Space Memorabilia Is Up For Auction
When James Lovell of the Apollo 13 mission attempted to sell his lunar module activation checklist in Dallas last year, not only did it fetch $388,375, but the wrath of Congress as well who swiftly informed Lovell that it wasn't his to sell.
Then, on Sept. 25, all of that changed when President Barack Obama signed into a law granting all crew members from NASA's Mercury, Gemini and Apollo missions full ownership over any artifacts or memorabilia from their time in space.
The result can be seen in a March 25 auction taking place in New York City in which hundreds of objects are up for the highest bidder.
Included in the sale are Neil Armstrong's Apollo 11 flight log, a rocket engine and the paper on which James Lovell calculated the needed propulsion for a safe arrival back on Earth - a moment immortalized in Tom Hanks' Apollo 13.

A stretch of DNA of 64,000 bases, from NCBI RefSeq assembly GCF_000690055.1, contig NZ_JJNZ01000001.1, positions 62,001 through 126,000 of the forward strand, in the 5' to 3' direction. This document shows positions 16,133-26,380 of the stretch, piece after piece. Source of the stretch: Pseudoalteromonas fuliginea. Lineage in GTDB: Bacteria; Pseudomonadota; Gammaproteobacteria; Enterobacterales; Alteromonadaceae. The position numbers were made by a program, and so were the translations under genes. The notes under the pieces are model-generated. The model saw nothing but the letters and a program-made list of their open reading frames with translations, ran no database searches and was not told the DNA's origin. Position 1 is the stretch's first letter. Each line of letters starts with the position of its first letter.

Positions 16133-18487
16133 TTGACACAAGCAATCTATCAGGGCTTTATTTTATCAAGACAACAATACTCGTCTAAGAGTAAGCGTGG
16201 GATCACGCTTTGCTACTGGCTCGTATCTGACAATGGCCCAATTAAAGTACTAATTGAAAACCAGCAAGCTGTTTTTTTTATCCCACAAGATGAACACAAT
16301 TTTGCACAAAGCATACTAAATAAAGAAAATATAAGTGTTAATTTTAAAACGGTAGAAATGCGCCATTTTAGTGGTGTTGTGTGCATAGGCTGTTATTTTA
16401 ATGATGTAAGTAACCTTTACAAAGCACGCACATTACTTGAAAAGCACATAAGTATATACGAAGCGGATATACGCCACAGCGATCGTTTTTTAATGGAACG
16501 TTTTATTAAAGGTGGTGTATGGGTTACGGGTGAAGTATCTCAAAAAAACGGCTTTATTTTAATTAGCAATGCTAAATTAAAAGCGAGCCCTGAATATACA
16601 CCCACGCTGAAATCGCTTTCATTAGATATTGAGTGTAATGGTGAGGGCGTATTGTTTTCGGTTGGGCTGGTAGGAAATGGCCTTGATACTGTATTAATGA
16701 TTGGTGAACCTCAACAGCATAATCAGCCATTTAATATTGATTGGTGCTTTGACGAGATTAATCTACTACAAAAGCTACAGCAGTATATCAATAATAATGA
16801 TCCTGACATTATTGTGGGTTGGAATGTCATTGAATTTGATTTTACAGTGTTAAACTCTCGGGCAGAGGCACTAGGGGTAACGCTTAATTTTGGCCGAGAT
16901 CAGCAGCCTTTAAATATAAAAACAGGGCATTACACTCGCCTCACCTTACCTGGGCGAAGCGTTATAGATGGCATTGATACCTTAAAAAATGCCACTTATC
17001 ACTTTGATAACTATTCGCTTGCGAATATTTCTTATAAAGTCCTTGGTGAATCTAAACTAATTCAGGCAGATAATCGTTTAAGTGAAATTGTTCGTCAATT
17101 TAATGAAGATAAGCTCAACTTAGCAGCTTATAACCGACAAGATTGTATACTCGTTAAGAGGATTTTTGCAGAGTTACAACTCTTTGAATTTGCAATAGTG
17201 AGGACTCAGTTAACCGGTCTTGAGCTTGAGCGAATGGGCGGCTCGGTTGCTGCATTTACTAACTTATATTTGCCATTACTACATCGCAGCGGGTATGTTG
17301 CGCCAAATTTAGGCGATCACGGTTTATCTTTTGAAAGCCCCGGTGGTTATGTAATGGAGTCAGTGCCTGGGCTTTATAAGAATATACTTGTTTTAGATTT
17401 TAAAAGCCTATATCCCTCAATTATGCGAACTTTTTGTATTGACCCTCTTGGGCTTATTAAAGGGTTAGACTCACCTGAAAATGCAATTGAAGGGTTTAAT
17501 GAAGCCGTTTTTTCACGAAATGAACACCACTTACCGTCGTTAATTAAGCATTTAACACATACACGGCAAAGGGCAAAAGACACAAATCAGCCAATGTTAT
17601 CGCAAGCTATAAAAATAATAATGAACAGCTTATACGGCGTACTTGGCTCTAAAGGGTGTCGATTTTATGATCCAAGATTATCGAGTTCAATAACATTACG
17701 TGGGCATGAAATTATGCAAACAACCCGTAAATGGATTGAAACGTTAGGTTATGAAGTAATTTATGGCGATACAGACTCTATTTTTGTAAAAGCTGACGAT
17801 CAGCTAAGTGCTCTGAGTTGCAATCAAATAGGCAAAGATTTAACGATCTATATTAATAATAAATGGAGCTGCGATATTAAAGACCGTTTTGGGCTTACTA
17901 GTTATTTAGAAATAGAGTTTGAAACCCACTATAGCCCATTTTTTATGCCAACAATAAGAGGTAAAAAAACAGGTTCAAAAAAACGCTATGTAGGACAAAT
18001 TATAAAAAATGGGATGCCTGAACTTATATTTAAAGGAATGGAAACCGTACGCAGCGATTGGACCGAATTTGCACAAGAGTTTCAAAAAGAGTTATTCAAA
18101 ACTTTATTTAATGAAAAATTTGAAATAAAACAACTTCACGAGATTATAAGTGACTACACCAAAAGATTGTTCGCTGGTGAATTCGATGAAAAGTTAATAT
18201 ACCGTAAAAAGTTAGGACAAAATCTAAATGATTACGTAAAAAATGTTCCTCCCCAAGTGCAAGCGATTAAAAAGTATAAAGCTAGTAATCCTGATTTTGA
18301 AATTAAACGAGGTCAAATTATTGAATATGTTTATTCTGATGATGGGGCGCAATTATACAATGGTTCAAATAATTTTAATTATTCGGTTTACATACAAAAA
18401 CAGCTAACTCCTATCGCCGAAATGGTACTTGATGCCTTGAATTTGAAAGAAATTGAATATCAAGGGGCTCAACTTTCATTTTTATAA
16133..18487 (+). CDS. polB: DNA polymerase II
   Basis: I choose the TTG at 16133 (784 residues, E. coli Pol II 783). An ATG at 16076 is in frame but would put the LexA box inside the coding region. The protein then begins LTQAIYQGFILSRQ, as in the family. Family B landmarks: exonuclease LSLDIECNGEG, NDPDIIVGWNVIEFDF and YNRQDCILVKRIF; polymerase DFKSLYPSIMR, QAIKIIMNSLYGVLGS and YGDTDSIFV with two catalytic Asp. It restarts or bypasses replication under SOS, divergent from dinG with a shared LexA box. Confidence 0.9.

One of the objects expected to bring in most, however, is a document that has earned the nickname Space Magna Carta. Signed by Russian and American astronauts while in orbit, it remains a stalwart symbol of the end of the space race.
Matthew Haley of Bonhams auction house told Fox News that the competition for the space memorabilia will likely be stiff.
"There's really very limited quality of this material from the 1960s and 1970s and an increasing number of people interested," he said. "It's really pushing prices up."
For those who aren't in the New York area, bidding can be done both over the phone and online at bonhams.com. And while many of the items are coming from other collectors, some are on sale by the astronauts themselves.
One object that will not be up for auction, however, is Moon rocks. According to the law passed by Congress, those will remain the property of the U.S. government.